All posts in tag: Africa

Malcolm Potts The road not taken: How the migrant crisis in Europe could have been ameliorated

I was visiting my family in Kent in southeast England. I rounded a bend and there was a queue of cars and trucks. Obviously an accident. I bumped over the median, read my map, and found another route. Another vehicle queue as far as I could see.

Another accident? No. This was … More >

Alexandra Orsola-Vidal Cultivating the next generation of East African researchers

The demand for rigorous, robust data to inform African decision makers has never been higher. Earlier this month, the Center for Effective Global Action (CEGA) East Africa Social Science Translation (EASST) Collaborative partnered with the African Population and Health Research Center (APHRC), the World Bank, Innovations for Poverty … More >

Laurence Frank Cecil is dead – now what?

The world has been outraged by the death of Cecil, a well-known radio-collared lion killed by a trophy hunter outside Zimbabwe’s Hwange National Park. I know too well the pain of losing beloved study animals: over 200 of my known lions have been killed by people in the 18 years I … More >

Malcolm Potts Let’s stop killing 26,000 African women each year

January 21 is the anniversary of the landmark 1973 Supreme Court decision Roe v Wade, striking down restrictive abortion laws across the US.  At the time I was the Medical Director of the International Planned Parenthood Federation in London. I still remember a surprised phone call from New York. My friends and … More >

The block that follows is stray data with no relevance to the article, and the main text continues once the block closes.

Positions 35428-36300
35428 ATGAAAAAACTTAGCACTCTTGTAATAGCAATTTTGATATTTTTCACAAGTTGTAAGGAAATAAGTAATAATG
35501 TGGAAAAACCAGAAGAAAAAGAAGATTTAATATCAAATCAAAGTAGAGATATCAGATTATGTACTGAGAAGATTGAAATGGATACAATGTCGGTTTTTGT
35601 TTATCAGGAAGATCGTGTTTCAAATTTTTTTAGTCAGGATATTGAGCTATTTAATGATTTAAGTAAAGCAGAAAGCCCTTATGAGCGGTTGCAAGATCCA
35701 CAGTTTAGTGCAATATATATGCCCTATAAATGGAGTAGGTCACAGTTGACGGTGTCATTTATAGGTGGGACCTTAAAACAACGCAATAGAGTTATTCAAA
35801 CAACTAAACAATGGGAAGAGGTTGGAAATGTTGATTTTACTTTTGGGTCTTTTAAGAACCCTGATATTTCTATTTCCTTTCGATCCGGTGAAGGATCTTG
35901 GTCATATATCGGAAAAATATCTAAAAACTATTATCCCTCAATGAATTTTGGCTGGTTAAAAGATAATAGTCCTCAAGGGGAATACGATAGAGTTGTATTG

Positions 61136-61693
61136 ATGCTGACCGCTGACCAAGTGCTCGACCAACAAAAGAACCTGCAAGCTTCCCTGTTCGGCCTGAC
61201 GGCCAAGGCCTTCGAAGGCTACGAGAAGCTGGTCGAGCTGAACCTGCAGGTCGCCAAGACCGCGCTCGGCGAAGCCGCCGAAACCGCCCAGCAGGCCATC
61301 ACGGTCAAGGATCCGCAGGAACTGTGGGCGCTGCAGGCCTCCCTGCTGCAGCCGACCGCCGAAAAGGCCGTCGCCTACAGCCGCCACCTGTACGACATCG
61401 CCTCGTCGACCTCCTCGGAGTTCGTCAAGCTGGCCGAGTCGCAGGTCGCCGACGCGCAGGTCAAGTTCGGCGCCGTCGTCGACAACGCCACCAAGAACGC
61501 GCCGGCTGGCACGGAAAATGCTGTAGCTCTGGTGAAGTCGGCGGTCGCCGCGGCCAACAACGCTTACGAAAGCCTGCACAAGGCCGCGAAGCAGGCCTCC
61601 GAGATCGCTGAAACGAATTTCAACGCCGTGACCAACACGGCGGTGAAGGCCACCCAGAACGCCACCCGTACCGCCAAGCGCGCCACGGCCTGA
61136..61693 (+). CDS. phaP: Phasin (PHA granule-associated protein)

Santiago Miret Africa leaping off-grid

Sub-Saharan Africa is one of the least developed areas in the world. According to the World Bank, of the approximately 940 million people living in the region, roughly 600 million lack access to electricity. Moreover, the number of people in Sub-Saharan Africa without electricity has actually been increasing as the population … More >

Robin Mejia The Ebola numbers

Last week, over at The Atlantic, Jacoba Urist wrote about a truism in journalism: deaths closer to home matter more.

This sounds ugly but makes sense intuitively. We feel the death of a loved one in a completely different way than a death across town, let alone a death across the … More >

Dan Farber Lessons from an epidemic

Ebola’s natural reservoirs are animals, if only because human hosts die to too quickly. Outbreaks tend to occur in locations where changes in landscapes have brought animals and humans into closer contact. Thus, there is considerable speculation about whether ecological factors might be related to the current outbreak. (See this … More >

David Zilberman God helps those who help themselves

I grew up in a religious family but I am not particularly religious. I believe that there is (are) some Supreme Being(s) above us, but I consider the religious narrative and beliefs of organized religion to be fiction; albeit fiction with many useful lessons, but nevertheless, fiction.

One of my favorite … More >

john a. powell Mandela’s work is our own

On December 5th, the world lost not only a wise and inspiring leader, but a wonderful person in Nelson Mandela. Touching virtually all of our lives, he not only changed the course of world history, but he left us with a vision for change that we must continue to work … More >

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